What Job Hunters Should Really Look for in a Job Offer


I've come across a lot of job listings that play up perks like they are advertising a trip to Disneyland. It makes sense considering that many companies are trying to attract millennial talent, and millennials just happen to be the group that look for and change jobs most often. But should new job hunters really be excited about perks like unlimited vacation, social events, and well-stocked snack rooms?

While these are certainly all nice, they aren't the most important job perks you should seek out. Instead, look for a job with these benefits.

1. Retirement match

It is never too early to get serious about retirement. Don't get hung up on the fact that you aren't in your dream job or that you don't think you have enough money yet to set aside. When evaluating potential job offers, look for a company that offers a defined contribution plan like a 401(k), or a 403(b) or 457(b) plan for employees in specialized fields.

If you can find an employer that offers a company match on retirement contributions, even better. A match is basically free money, so long as you contribute enough to take advantage of it. The boost this perk can have to your retirement fund is huge.

For example, let's say you land a position that pays $65,000 a year. Let's also say your employer matches your contributions dollar-for-dollar up to 6 percent of your salary. If you contribute at least 6 percent of your own earnings, your employer match alone would contribute an additional $3,900 to your 401(k); no extra hours at your desk required. (See also: 7 Things You Should Know About Your 401(k) Match)

2. Tuition reimbursement

The best thing my husband ever did was take a position with the company he works for now instead of finishing his bachelor's degree. The position was entry-level and only required a few years of technology experience rather than a formal degree. Because of this, his work paid for him to finish his bachelor's degree and get his master's degree, along with other expensive professional training. Not only has this saved our family a lot of money and potential debt, but his degrees have also allowed him to continually get promoted in his company and earn almost double than what he started out making.

This is not to say to skip college — but instead, to consider taking a lower-paying position that offers to pay for your higher education. It could save you tens of thousands of dollars overall.

3. Student loan repayment

Many companies are jumping on the bandwagon and offering new employees the opportunity to repay student loan debt as a perk. The most common repayment perk is around $100 a month, though some companies offer more. And while this perk isn't enough to replace a good company retirement match, it is beneficial for employees who want to tackle their education debts faster. (See also: These 17 Companies Will Help You Repay Your Student Loan)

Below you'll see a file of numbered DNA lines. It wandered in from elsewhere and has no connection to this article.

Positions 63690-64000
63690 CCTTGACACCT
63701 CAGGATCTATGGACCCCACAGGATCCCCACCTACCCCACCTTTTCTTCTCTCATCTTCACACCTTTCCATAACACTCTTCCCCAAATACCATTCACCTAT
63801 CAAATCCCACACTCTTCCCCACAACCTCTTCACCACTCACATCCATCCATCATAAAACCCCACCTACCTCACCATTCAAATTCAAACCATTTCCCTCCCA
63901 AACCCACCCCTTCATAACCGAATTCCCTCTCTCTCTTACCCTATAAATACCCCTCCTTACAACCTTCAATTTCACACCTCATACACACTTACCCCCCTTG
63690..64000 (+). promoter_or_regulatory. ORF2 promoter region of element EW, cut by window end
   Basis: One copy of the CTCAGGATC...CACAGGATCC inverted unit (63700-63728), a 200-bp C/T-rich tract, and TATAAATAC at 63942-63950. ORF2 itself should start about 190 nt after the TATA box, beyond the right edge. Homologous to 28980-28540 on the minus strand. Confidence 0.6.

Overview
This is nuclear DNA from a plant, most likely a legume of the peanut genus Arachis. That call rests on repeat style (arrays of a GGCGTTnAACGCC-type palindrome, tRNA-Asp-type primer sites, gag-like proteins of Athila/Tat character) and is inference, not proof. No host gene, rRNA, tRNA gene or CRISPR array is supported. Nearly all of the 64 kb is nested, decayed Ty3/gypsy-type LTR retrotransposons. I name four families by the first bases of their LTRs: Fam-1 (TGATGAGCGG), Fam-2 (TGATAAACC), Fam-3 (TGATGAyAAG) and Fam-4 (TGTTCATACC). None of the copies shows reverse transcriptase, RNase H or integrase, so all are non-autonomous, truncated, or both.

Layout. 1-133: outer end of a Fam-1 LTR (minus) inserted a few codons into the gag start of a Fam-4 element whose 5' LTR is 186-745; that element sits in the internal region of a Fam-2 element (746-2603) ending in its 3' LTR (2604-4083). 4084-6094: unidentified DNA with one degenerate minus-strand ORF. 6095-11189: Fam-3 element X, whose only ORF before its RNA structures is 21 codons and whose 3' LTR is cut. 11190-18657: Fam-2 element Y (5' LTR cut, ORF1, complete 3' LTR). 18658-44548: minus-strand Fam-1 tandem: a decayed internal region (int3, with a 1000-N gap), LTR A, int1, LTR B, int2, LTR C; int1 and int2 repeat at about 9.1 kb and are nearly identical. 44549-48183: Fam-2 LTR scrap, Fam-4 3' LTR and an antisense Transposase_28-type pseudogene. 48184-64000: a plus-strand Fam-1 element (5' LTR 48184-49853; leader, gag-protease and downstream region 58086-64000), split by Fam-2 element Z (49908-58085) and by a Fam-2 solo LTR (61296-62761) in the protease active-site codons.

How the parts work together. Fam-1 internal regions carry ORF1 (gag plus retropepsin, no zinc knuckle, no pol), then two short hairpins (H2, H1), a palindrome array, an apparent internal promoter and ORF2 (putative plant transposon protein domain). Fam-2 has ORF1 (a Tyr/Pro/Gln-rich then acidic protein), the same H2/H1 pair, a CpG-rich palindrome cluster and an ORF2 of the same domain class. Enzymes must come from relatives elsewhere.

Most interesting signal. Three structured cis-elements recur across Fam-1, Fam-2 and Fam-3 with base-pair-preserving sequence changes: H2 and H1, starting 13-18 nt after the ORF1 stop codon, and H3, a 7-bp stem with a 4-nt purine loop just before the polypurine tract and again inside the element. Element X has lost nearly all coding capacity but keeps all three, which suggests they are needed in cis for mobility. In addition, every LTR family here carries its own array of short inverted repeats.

4. Professional development training

Don't forget to ask if professional development training is offered when you are negotiating your new hire contract. This is different from tuition reimbursement and is useful for individuals who already have a degree. Taking advantage of professional development perks allows you to stay current in your skills and knowledge so that if you have to return to job hunting, you won't feel five steps behind. (See also: 7 Certifications That Add Big $$ to Your Salary)

5. Commuter benefits

What might seem like an unassuming commute can add up quickly in gas, car wear, and other transportation costs. You may wish to negotiate a stipend for commuting before signing your work contract, especially if the company wants you to travel frequently for work. Don't forget to ask about telecommuting, where you can complete essential tasks from the comfort of your home one or several days a week.

The company may be leery to grant telecommuting benefits, but if you can prove that your productivity remains the same or even improves when you are out of the office, each day you work from home can save you on commuter expenses. (See also: 3 Ways Your Commute Is Killing You — And What to Do About It)

Don't fall for fun perks like "Taco Tuesday" or "Bring Your Pet to Work Day." While these company add-ons make your work environment more fun, they don't boost your paycheck or your financial situation. Look for substance in your work perks, and you'll be more likely to come out ahead.

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